Your local geology affects your ground conditions, and the difficulty of drilling a well due to these conditions. The more complex and time-consuming the drilling process, the more expensive the cost of drilling.

Different regions have different ground materials. Clay, sand, rock, and soil all require different drilling processes and have different difficulty levels.

Drilling through clay, sand, or soft soil is easiest, and will cost slightly less than average or bang-on the average drilling cost. Drilling through rocky soil will cost slightly higher than the average drilling cost, and drilling through solid rock is the most expensive.

Distance to Property

The closer your well is installed to your property, the fewer materials will be needed to transport water from the well to your property’s plumbing system. The average cost of a main water line is $30-$60 per foot. If you need to install a solar-powered pump, this costs around $2,000, and a power line costs about $1,500.

Different states have different rules on where you should locate a well, but the general regulations state that the well should be:

✅ Between 5 and 10 feet from your property line
✅ At least 50 feet away from a septic tank or septic system
✅ At least 100 feet away from utility lines and a septic tank drain field

Required Well Permits

To legally install a well deeper than 2 feet on your property, you’ll most likely need a well permit. The cost of a well permit depends on your region. In general, expect to pay $300 to $700 for a permit.

Well permits are essential to ensure that your well has been constructed in compliance with your local regulations. You should secure a permit before you begin drilling your well. Your local authority should provide information on how to apply for a well permit, and how much a permit costs in your area.

📈 Ongoing Costs of Owning a Well

Well Water Testing

Testing your well water is one of the essential annual maintenance costs in owning a well. As a private well owner, you’re responsible for ensuring that your water is safe to drink. To do this, you need to test your water to find out what it contains, then treat your water as necessary (more on the cost of water treatment later).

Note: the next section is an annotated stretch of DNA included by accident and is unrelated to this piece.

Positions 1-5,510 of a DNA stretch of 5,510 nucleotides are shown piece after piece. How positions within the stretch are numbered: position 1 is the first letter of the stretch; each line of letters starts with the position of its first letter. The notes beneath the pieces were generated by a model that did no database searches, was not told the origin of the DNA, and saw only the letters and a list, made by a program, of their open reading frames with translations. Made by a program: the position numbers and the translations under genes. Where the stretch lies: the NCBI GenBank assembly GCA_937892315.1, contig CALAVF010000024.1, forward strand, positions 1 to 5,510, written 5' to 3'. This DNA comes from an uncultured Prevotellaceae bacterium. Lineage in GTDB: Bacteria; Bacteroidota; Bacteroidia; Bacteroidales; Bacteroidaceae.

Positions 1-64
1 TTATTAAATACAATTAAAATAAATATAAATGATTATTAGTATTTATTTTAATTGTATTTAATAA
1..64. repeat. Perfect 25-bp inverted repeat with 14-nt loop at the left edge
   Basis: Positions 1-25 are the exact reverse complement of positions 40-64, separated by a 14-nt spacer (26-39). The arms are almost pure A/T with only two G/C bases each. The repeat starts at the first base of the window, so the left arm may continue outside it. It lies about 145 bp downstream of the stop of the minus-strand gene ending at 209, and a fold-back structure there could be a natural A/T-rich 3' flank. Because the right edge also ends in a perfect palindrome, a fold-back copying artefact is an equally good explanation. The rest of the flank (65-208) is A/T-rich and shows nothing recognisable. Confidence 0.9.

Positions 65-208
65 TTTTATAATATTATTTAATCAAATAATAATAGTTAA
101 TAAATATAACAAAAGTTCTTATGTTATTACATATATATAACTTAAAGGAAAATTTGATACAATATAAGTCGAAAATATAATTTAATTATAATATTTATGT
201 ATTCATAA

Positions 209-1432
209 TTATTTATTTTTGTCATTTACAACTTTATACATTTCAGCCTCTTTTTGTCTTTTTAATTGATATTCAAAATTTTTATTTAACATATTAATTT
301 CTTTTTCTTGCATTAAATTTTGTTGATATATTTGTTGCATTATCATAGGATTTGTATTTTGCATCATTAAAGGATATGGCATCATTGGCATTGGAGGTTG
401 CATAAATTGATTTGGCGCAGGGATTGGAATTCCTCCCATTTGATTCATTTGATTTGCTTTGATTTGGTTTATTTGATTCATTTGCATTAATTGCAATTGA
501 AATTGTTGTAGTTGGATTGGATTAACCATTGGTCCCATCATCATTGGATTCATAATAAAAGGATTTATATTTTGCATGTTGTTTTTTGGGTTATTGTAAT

The National Ground Water Association and Environmental Protection Agency recommend that you test your well water at least once a year for total dissolved solids, nitrates, total coliform bacteria, and pH levels. You can test your water in one of two ways:

  • With a DIY water test, costing $20-$100 per year. DIY tests are quick and convenient, but we don’t recommend them for well water as they’re not thorough or 100% accurate.
  • With a laboratory water test, costing $150-$500 per year. Laboratory water testing is more expensive than DIY testing, but provides much more detailed reports about what your water contains.
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Analytes Tested525320085+91010
Turnaround Time5 business days1-3 business days7-10 business days10 minutes10 minutes10 minutes
Learn More

Well Inspections

To ensure your well water system is in good working order, you should get your well inspected once a year by a local contractor. Your contractor will inspect the well for cleanliness and mechanical problems, and advise you on any steps you may need to take following the inspection.

The cost of a well inspection is $300 to $500. This depends on the contractor’s rates and the services offered during the inspection (such as water testing or cleaning).

Repairs and Maintenance

Alongside water testing and well inspections, you’ll need to repair and maintain your well as recommended by your contractor.

A middle-aged man with a hat inspecting the well casing of a well on a sunny day

The typical price range for repairing a well is $927 – $2,503. The exact cost of well maintenance or repairs depends on which component you need to work on. A well pump system is one of the most expensive items to repair or replace.

Water Treatment